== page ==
Startup launches a virtual provisioning tool for server farms

September 18, 2007

2 Min Read
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Five months after its debut as a virtualization automation provider, startup FastScale has added a provisioning product it claims can substantially improve the footprint of both physical and virtual servers.

FastScale's main product, FastScale Composer, automates the building and provisioning of a full software stack, sometimes called a "golden image," which is used to configure multiple servers in large enterprise environments. "We provision a bare metal server in seconds and run it out of memory," says FastScale CEO Lynn LeBlanc, who cofounded FastScale with partners Richard Offer, now the VP of engineering, and Stevan Vlaovic, now chief scientist.

The startup claims to be faster and take up less space than other IT automation vendors with a server provisioning focus, including Symantec subsidiary Altiris, BladeLogic, IBM Tivoli, and Opsware (recently bought by HP). Specifically, FastScale claims to shrink traditional software images by an average of 99 percent and configure them on bare-metal servers in less than one minute.

Key to FastScale's value proposition is that it automatically sizes a server image to fit the physical space available.

FastScale's new product, FastScale Virtual Manager, applies the same provisioning and dynamic sizing principle to virtual environments. The software automatically sizes the virtual resources to consume only the physical or virtual space they actually require.One customer, who requested anonymity, says FastScale's dynamic sizing capability is unique. He's also impressed with the startup's ability to scrunch server images. He says he's seen a 3- to 4-Gbyte Linux installation shrink down to 30 or 40 Mbytes with FastScale. "You'll probably get more shrinkage in Windows, but that's pretty compelling stuff," he says.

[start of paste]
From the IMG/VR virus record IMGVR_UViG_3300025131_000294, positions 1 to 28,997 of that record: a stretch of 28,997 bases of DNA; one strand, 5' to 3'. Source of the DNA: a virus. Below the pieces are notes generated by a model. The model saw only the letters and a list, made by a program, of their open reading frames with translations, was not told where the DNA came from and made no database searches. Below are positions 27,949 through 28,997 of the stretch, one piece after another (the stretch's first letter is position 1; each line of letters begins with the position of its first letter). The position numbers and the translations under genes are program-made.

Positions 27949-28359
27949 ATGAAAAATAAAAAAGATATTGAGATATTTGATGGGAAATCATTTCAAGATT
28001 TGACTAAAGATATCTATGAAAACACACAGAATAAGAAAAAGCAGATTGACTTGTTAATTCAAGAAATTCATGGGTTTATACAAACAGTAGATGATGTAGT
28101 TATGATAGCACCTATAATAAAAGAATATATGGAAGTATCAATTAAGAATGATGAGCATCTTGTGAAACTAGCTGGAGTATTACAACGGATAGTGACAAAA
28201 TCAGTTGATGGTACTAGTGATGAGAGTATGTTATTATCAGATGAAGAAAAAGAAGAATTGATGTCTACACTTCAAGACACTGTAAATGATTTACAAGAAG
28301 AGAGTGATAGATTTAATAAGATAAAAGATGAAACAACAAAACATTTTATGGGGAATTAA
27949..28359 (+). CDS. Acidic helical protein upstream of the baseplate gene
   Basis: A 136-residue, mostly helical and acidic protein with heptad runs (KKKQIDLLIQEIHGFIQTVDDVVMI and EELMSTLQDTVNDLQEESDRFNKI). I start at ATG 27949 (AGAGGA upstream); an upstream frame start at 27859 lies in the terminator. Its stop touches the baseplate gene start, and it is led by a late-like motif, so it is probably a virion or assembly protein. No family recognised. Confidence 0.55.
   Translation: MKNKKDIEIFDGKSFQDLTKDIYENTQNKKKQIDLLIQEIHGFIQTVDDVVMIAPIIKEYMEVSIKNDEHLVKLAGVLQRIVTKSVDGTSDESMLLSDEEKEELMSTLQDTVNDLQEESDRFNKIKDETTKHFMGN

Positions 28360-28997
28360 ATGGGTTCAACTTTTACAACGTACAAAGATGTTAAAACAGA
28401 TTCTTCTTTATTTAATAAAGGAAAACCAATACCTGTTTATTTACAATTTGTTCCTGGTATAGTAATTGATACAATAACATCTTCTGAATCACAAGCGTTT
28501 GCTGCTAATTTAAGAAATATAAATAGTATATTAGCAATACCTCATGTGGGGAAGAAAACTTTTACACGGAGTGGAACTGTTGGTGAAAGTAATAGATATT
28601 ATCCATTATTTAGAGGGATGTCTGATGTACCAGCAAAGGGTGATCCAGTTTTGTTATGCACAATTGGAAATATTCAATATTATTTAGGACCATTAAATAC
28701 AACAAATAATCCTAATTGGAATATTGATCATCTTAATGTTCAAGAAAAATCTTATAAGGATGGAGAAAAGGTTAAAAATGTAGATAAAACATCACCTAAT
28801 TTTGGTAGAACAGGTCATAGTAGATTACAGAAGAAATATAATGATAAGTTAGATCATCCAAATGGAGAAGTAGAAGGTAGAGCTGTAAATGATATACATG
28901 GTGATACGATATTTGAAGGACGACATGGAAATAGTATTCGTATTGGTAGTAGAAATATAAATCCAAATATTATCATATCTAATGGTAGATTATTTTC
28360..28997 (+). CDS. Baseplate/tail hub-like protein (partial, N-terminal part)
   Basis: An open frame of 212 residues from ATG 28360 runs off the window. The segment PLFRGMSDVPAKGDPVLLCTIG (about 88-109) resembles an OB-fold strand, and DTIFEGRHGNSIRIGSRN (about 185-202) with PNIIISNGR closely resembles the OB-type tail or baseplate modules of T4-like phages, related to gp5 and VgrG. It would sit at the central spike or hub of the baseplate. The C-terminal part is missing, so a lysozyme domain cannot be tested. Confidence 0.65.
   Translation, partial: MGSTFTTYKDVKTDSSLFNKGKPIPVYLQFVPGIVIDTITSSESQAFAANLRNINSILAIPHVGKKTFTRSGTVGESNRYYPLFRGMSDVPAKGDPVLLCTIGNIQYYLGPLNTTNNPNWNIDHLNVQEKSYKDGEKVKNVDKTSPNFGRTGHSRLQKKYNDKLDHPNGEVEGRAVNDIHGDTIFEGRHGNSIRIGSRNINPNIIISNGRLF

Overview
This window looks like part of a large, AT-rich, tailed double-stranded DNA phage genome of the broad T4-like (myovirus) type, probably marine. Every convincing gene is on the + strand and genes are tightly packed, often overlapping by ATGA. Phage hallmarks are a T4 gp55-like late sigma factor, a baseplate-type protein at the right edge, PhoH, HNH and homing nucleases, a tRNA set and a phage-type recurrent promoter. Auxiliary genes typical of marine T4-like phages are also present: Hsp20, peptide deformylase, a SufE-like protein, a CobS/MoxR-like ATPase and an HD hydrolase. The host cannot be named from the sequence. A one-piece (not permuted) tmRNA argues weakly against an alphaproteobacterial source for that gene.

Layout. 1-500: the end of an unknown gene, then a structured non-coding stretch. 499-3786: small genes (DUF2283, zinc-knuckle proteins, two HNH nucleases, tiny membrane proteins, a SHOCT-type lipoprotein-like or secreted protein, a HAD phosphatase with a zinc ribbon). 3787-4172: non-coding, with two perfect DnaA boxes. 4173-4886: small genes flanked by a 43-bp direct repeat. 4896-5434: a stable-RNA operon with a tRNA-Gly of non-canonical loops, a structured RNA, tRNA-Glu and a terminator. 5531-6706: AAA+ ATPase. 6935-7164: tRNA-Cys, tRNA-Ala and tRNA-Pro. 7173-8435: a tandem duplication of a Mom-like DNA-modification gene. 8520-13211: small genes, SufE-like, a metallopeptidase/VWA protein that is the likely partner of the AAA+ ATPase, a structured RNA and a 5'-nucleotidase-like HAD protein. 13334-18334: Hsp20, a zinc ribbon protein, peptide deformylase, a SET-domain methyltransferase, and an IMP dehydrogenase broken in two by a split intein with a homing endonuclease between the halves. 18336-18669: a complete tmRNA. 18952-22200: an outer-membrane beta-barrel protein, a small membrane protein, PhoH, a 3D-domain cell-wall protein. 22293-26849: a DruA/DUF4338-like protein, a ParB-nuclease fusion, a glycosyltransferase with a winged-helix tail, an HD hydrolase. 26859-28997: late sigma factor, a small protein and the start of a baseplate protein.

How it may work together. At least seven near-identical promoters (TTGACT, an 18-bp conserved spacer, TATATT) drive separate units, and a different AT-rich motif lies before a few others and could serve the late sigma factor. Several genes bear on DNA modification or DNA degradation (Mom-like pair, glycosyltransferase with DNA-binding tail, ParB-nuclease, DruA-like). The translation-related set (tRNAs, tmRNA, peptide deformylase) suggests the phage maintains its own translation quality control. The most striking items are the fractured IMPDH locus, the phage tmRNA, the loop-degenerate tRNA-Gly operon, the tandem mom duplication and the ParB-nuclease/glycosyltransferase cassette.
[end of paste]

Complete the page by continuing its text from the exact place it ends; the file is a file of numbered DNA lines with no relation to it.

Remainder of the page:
Besides releasing new software, FastScale is also steadily improving its public profile. It's joined VMware's roster of development partners and has similar deals going with IBM, Microsoft, and Red Hat. FastScale claims to have 11 customers, up from six in March, which are either deploying or evaluating its software. Among the evaluators is Agile Software, which offers product lifecycle management (PLM) programs and was acquired by Oracle for $495 million in July 2007.

Agile's SVP of information technology, Sunny Azadeh, endorses FastScale's product as unique. "It's the only solution that automatically streamlines the application environment being deployed," she states in FastScale's press release.

On the downside, FastScale can't claim to automate storage or networking aspects of IT, which could limit its future as an automation provider competing against the likes of HP. On the other hand, FastScale may someday find itself in the pocket of an OEM or technology partner seeking to add capabilities to an its automation roster. Stranger things have happened.

  • Altiris Inc. (Nasdaq: ATRS)

  • FastScale Technology Inc.

  • Hewlett-Packard Co. (NYSE: HPQ)

  • IBM Corp. (NYSE: IBM)

  • IBM Tivoli

  • Microsoft Corp. (Nasdaq: MSFT)

  • Opsware Inc. (Nasdaq: OPSW)

  • Red Hat Inc. (Nasdaq: RHAT)

  • Symantec Corp. (Nasdaq: SYMC)

  • VMware Inc.0

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